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Re: Ocean EcoSystems Unexpectedly Stable (fwd)
> > I wonder what it was that departed as a result of the event that so
> > "emptied the world"? After all, rudists were gone before,
David M. said:
> Is that "still true"?
Bois, emphatically replies:
> > ammonites had suffered a Cretaceous-long decline.
> A decline throughout the K? Which strange sort of competition or whatever
> could cause that? I mean, the K was longer than the time that has passed
> since! -- In some places ammonites do appear to die out gradually, but in
> others in the vicinity they last to the very end.
This link copies the figure from Officer and Page's The Great Dinosaur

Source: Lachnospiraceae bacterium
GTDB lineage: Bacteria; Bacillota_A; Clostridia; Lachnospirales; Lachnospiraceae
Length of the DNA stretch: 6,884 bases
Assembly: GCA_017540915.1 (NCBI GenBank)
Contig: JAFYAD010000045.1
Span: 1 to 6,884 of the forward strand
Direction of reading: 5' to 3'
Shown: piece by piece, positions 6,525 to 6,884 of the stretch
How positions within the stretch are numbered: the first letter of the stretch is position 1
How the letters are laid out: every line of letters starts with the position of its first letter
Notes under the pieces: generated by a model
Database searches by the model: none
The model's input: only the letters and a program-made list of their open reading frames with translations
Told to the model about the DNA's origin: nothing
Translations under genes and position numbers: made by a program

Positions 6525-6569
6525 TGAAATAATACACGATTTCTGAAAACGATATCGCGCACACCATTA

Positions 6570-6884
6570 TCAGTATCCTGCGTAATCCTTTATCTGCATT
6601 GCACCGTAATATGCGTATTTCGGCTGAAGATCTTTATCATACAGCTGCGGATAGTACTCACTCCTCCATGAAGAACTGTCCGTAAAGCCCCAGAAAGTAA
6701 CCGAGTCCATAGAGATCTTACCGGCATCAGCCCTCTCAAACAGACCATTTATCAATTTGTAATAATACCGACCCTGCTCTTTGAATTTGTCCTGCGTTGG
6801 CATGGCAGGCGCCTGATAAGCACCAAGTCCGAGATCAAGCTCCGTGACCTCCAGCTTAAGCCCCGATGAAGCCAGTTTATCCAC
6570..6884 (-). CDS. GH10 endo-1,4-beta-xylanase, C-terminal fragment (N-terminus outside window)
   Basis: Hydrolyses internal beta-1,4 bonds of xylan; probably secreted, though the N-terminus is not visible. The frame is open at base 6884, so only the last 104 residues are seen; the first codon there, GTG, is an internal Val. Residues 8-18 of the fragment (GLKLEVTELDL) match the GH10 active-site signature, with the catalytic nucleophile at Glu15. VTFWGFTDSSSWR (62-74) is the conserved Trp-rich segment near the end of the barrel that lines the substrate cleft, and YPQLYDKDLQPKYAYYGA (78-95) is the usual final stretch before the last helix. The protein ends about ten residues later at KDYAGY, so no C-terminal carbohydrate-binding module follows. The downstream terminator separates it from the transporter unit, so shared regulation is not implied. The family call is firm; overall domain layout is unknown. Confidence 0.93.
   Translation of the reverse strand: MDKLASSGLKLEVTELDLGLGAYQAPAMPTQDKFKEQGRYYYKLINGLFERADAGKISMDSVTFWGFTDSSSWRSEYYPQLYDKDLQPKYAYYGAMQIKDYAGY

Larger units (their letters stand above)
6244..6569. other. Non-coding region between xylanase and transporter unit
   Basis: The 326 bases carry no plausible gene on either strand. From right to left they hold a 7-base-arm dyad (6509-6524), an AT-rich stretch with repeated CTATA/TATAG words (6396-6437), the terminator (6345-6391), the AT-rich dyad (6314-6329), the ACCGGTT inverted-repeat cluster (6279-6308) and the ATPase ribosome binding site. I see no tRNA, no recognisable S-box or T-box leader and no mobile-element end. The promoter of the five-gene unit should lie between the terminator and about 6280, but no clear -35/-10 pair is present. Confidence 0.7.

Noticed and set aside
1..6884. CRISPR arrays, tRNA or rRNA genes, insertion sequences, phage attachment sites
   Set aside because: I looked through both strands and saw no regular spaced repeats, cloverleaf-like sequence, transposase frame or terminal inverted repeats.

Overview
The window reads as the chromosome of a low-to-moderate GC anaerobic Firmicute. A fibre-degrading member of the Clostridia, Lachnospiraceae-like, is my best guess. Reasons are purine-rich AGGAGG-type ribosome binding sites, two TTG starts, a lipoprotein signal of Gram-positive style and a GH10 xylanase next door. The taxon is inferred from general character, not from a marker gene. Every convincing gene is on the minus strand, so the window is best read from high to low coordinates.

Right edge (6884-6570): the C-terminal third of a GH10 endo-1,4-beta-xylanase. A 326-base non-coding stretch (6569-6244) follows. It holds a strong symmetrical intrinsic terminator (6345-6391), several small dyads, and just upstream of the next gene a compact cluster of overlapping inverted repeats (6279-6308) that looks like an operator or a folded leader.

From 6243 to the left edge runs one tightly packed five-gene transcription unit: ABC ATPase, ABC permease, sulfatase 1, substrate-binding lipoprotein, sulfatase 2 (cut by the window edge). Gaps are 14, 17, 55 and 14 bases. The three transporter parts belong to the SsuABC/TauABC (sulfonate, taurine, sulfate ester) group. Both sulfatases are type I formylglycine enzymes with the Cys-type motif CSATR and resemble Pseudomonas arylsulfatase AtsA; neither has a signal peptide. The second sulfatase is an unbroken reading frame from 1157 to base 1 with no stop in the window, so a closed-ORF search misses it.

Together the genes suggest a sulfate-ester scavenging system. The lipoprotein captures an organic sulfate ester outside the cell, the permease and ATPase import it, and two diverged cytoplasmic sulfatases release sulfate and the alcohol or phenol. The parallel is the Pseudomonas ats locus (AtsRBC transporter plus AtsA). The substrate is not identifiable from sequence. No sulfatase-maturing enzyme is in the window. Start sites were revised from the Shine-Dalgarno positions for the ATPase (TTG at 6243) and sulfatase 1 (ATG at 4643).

Extinction Controversy. Data is from Wiedmann 1969 (ref. if needed) and is
unchallenged as far as I know. If the record represents reality ammonites
were more successful early in K.
Also, in same link, notice inoceramid clam extinction earlier than K/T. Saw
a paper in recent (Lethiae sp?) journal talking about predation as cause for
> From the distribution of Maastrichtian elasmosaurids worldwide it may
> concluded that, like mosasaurs, elasmosaurids were still widespread and
> diversified during the late(st) Maastrichtian [...]. Even if precise
> stratigraphical extensions are often difficult to obtain for large
> vertebrate remains, the extinction of elasmosaurids at the K/T boundary
> appears to be sudden rather than gradual."
Is this now the accepted view? Seems just yesterday that they were extinct
before the boundary.